On Perpetual Motion People, Ezra Furman's third and most recent solo album, the Chicago-born, Oakland-based musician embraces existence on the fringes, singing: "They'll never pin me down in the pages like a bug"; "You'll never classify me; don't try"; "We can't fit in so we head for the margins."

On Perpetual Motion People, Ezra Furman's third and most recent solo album, the Chicago-born, Oakland-based musician embraces existence on the fringes, singing: "They'll never pin me down in the pages like a bug"; "You'll never classify me; don't try"; "We can't fit in so we head for the margins."

"At some point, I realized the margins were the only place I could cast my lot," said Furman, 28, reached in late July on the road in Germany. "I first got into music when I heard punk, and it was saying maybe it's OK if you don't live up to the expectations various authorities have for you. And that was a good thing, because I was really upset that I was an outsider when I was 12 years old. I wasn't popular, but punk tells you to wear that like a badge of honor. I'm addicted to that idea for life."

It's a concept further fueled by the singer's Jewish faith, surfacing in the daily prayers he recites most mornings, as well as songs like "One Day I Will Sin No More," a humble acoustic spiritual that closes his latest on a reflective note.

"God is close to the broken-hearted, and God lifts up the lonely," said Furman, who headlines a concert at Ace of Cups on Monday, Aug. 10. "That was a message that was explicitly quoted to me and was part of my upbringing: Broken-hearted people and poor people and people who are in trouble should be your focus, and you should be on their team."

More recently, Furman, who identifies as gender fluid and bisexual, has evolved into a vocal advocate for the oft-oppressed queer community, even taking to the pages of British newspaper the Guardian to discuss his reasons for adopting more feminine dress in concert.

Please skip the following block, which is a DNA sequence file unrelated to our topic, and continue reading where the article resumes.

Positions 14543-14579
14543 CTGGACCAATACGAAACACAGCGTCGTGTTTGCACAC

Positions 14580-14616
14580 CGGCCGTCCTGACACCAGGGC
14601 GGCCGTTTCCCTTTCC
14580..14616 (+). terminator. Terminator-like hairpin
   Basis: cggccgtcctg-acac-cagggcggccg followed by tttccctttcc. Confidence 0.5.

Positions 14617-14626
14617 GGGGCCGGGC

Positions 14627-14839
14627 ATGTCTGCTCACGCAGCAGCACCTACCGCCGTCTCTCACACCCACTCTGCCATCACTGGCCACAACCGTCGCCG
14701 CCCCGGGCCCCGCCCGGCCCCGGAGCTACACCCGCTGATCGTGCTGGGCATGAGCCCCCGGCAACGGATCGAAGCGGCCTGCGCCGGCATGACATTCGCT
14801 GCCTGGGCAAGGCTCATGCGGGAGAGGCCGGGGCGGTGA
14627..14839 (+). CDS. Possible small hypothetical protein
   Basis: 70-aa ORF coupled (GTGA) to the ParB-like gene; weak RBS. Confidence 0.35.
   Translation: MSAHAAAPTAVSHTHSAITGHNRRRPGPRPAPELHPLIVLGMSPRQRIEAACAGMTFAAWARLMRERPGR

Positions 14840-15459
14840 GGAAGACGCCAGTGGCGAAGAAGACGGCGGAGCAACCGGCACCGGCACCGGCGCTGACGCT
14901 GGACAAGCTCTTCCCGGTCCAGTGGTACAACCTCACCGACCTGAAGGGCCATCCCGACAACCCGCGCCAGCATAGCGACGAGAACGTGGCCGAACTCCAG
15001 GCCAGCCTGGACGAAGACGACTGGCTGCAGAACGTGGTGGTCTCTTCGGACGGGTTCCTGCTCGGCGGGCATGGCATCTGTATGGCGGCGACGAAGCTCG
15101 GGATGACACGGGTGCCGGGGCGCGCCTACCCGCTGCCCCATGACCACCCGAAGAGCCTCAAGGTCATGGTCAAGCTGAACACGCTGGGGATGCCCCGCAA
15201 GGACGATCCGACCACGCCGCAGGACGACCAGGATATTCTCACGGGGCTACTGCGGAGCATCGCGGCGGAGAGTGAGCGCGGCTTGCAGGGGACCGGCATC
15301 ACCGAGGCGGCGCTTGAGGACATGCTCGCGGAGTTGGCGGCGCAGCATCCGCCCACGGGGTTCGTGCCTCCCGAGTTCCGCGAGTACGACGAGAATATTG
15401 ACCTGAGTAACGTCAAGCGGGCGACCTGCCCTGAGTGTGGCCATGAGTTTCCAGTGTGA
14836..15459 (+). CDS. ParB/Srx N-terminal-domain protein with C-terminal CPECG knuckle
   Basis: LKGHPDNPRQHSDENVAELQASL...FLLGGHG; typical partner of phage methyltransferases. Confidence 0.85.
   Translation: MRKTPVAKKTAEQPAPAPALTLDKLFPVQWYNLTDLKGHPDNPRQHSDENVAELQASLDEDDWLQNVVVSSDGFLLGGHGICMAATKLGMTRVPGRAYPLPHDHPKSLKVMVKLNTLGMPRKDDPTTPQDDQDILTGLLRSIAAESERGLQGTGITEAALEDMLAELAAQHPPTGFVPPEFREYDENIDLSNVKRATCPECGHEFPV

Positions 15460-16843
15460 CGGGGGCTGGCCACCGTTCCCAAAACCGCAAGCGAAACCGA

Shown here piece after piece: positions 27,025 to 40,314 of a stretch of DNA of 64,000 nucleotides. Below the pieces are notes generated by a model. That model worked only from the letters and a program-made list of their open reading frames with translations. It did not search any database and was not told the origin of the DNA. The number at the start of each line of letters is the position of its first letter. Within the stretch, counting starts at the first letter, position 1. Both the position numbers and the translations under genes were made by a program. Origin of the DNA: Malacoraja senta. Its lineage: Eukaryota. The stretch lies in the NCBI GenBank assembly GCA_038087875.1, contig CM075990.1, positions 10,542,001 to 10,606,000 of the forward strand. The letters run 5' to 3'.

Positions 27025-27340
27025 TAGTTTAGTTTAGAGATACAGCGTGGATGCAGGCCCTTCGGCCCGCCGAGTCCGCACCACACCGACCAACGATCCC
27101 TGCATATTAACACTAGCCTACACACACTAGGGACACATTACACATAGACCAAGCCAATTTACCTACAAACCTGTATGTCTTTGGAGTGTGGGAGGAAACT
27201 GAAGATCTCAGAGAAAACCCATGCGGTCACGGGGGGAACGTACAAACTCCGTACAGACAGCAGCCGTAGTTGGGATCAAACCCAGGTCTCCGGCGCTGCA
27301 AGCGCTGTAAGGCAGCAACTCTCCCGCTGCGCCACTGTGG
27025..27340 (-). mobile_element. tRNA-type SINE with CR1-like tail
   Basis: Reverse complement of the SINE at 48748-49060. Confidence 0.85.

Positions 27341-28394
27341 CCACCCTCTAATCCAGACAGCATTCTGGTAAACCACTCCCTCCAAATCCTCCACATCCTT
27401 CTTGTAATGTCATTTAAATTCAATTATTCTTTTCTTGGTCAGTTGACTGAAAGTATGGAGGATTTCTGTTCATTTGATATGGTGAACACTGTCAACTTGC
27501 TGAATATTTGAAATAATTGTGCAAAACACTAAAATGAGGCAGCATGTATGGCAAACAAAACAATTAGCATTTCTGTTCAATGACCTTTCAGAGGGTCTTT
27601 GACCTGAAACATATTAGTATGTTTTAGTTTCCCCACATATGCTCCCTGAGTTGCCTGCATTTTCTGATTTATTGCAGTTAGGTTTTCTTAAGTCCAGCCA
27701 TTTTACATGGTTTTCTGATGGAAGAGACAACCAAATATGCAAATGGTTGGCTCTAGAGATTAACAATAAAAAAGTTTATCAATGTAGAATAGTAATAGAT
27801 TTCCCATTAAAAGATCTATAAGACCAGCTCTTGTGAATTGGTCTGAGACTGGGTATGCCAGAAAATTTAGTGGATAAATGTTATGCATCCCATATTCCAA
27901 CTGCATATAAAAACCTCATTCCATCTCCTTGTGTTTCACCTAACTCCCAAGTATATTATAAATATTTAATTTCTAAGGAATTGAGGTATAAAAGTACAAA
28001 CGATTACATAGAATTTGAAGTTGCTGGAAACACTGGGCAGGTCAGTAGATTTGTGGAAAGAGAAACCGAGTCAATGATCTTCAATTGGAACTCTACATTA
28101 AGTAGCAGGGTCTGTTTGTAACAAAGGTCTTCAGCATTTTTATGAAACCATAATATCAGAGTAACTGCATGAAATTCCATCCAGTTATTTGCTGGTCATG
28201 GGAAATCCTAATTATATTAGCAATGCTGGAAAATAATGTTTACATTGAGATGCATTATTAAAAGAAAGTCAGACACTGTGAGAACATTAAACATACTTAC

"It was nice to air that, because some people were like, 'Oh, it's a gimmicky, stage-y, fun thing to wear a dress as part of the show.' That's not what it is. For me it's something more; it's more intrinsic to who I am and how I am," said Furman, who chooses to use masculine pronouns. "There was a lot of dishonesty in my masculinity. I felt like I was always hiding it or looking over my shoulder a bit and hoping people didn't find out I was more feminine or that I was bisexual or that I was out there in these ways.

"I had a lot of internalized shame about it, which was really quite important on a personal level to shake and get over. Also, I wanted to be visibly queer in public because I think that's good for queer people in trouble to see - to see a man being feminine and being super fucking cool. That would have been nice for me to see earlier in life."

According to Furman, he's experienced a similar breakthrough with his own material as he's learned to shed these accumulated fears like snakeskin.

"A repressed person overcoming their repression always makes good music," he said. "Lately I'm working with this idea in my head that a good song comes from the meeting of 'I can't say this thing' and 'I need to say this thing,' and [the latter] breaks through with explosive force."

In past years, Furman occasionally felt detached from his surroundings - "After I graduated college … I had this perception I was drifting through the world and not really a part of it," he said - but an acute sense of connection permeates Perpetual Motion People (Bella Union). Throughout, the musician wrestles with deeply human concepts ranging from Chicago's lingering racial divide ("Pot Holes") to issues of body shaming and sexual liberation on the swinging, saxophone-fueled "Body Was Made." "My body was made this particular way … your social beliefs can just get out of my face," he sings, the buoyant backdrop barely masking the pointed venom in his words.

Musically, the songs populating his latest sound likewise liberated, bounding from hooky, organ-laced rock ("Restless Year") to doo-wop-spiked garage-soul ("Lousy Connection") to fuzzy, driving tunes like "Tip of a Match," which comes on like a lost Velvet Underground track.

"There was a lot of discovery going on making this music," Furman said. "It's not good to show up to the song with an idea of what you want it to be. That's bad for it. You want to leave it open for discovery, because sometimes it has its own plans. Sometimes it just is something else."